While Miguel Ibarra’s sale to Club Leon was exciting for the player and lucrative for the team, it left United fans wondering who might provide offense in the second half of the team’s season. Ibarra had scored three goals in 10 games, and often served as the only dynamic part of Minnesota’s attack in the first half of the year. Without him, United looked a step slow, and distinctly out of sorts.
It took a few growing pains during a midseason slide, but the United offense appears to be clicking again. Minnesota scored four goals against Jacksonville, four against San Antonio last Saturday, then three more Friday against Jacksonville — an 11-goal outburst, the most the team has scored in a three-game stretch under Manny Lagos.
Three things appear to be driving United’s post-Ibarra resurgence. For one, winger Kalif Alhassan appears to finally be settling in. The 24-year-old, who spent the last four years with Portland in MLS, came with a reputation as an exciting but frustrating attacker — the type to beat four defenders, then sky a shot over the goal. Against San Antonio, Alhassan set up two goals and scored another, looking for all the world like he was ready to settle into Ibarra’s spot on the left wing.
Secondly, Ibson finally appears to be fully healthy, and ready to assume a playmaking role in the center of the midfield. Rewind the tape on any of Minnesota’s goals, and as likely as not you’ll find Ibson making the key pass – bypassing defenders and playing others into space. The Brazilian veteran has replaced Ibarra as the fulcrum around which the United attack moves, and his ability to unlock the defense might be the biggest key for Minnesota.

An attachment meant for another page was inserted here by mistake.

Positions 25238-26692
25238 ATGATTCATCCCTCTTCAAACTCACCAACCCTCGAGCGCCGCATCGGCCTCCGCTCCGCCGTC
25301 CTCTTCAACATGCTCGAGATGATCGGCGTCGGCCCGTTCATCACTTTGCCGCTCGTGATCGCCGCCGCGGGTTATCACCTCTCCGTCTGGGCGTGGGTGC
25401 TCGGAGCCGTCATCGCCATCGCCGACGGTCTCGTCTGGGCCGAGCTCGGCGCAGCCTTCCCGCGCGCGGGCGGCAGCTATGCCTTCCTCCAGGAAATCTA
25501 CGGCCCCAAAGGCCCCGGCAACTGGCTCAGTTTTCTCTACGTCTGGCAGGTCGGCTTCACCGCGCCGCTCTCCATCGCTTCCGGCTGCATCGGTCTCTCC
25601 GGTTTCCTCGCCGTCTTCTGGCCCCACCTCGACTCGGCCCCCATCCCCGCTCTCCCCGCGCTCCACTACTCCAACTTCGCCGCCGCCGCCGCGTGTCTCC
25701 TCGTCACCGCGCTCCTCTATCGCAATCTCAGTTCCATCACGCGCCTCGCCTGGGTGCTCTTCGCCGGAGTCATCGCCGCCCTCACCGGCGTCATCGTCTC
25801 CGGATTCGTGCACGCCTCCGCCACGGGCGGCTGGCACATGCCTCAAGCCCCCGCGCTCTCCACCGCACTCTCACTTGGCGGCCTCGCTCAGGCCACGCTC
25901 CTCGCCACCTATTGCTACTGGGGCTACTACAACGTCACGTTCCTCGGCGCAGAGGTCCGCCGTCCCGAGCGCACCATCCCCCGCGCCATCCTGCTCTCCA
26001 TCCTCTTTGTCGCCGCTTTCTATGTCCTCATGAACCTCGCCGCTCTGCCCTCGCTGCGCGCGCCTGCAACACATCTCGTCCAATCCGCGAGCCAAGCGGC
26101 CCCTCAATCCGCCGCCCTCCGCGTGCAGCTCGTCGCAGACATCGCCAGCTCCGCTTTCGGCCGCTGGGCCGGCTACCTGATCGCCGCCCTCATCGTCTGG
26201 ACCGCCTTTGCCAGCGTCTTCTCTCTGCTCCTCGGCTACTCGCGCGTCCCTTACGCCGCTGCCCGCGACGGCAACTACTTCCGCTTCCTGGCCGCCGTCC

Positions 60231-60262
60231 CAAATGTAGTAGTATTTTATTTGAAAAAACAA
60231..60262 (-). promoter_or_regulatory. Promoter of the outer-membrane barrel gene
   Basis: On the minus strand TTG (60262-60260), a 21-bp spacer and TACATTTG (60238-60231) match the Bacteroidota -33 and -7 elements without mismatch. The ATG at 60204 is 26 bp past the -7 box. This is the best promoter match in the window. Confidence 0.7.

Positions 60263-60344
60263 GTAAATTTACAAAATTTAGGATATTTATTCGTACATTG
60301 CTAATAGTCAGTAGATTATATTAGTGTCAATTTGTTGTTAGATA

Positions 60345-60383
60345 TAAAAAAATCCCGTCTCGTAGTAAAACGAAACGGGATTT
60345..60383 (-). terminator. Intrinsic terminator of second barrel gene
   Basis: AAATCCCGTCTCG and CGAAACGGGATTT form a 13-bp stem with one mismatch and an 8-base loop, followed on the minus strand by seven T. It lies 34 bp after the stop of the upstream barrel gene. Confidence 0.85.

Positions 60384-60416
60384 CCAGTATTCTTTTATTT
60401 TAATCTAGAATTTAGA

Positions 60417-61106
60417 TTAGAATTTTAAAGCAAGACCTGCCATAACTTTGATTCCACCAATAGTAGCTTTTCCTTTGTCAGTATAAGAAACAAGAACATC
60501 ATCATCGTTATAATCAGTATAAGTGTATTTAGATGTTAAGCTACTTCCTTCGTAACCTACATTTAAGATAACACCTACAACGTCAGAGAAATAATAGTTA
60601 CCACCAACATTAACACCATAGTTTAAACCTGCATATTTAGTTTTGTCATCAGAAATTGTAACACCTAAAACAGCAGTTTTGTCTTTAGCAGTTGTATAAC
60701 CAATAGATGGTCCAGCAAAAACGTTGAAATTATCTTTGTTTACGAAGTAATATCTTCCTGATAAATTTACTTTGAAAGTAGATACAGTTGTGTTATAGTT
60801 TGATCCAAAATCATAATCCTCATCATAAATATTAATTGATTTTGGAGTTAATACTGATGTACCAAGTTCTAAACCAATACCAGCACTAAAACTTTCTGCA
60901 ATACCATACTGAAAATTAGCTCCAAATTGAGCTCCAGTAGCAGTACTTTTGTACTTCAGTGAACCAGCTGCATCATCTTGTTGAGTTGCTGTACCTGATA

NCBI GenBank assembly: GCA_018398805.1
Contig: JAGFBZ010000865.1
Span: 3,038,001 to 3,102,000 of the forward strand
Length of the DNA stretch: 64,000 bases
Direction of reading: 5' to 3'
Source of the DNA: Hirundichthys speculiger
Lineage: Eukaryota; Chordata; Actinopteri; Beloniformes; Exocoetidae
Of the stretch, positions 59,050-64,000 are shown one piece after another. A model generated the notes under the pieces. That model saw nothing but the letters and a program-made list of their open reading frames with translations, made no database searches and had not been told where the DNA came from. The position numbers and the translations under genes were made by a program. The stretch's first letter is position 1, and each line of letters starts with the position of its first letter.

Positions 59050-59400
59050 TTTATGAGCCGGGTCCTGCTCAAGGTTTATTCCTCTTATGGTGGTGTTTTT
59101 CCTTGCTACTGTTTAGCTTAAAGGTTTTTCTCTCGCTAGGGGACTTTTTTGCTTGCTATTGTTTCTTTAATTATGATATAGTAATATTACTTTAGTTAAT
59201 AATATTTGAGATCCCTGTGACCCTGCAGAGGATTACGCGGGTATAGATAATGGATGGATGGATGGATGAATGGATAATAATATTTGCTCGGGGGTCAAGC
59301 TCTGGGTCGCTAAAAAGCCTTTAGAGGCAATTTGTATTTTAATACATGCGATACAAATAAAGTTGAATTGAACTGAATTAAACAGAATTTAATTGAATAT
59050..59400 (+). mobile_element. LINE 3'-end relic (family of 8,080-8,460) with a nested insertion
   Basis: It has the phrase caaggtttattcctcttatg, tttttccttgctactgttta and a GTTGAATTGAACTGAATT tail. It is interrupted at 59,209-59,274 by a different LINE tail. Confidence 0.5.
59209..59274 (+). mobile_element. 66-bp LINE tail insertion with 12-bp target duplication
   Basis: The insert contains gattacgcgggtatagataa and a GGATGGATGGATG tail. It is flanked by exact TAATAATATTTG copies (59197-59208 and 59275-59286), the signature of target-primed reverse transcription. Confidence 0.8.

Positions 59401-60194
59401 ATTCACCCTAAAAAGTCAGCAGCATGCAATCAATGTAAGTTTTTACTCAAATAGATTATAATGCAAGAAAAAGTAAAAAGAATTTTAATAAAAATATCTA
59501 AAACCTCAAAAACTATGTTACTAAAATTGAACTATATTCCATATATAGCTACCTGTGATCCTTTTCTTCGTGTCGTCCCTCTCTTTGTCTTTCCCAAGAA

The third reason has been the player on the other end of those Ibson passes, who is often striker Christian Ramirez. After spending the majority of the spring season on the bench, Ramirez is back into the starting lineup — and has found his scoring touch, with four goals in the past three games.
Ramirez says it took much longer to build understanding with his new teammates than it did with Ibarra, but believes they’ve now dealt with that learning curve. “Once you get that familiarity with your teammates, things just fall into place, and I think that’s happened with Kalif and Ibson as of late,” he said. “We have that little understanding – of maybe a head nod or an eye movement, making that connection now.”
For the past year and a half, Ibarra served as the key to everything Minnesota did, and the chemistry he shared with Ramirez played a big role. At the moment, Ibson and Alhassan are making that connection with Ramirez — and chipping in with their own difference-making — even Ibarra-like — offensive performances.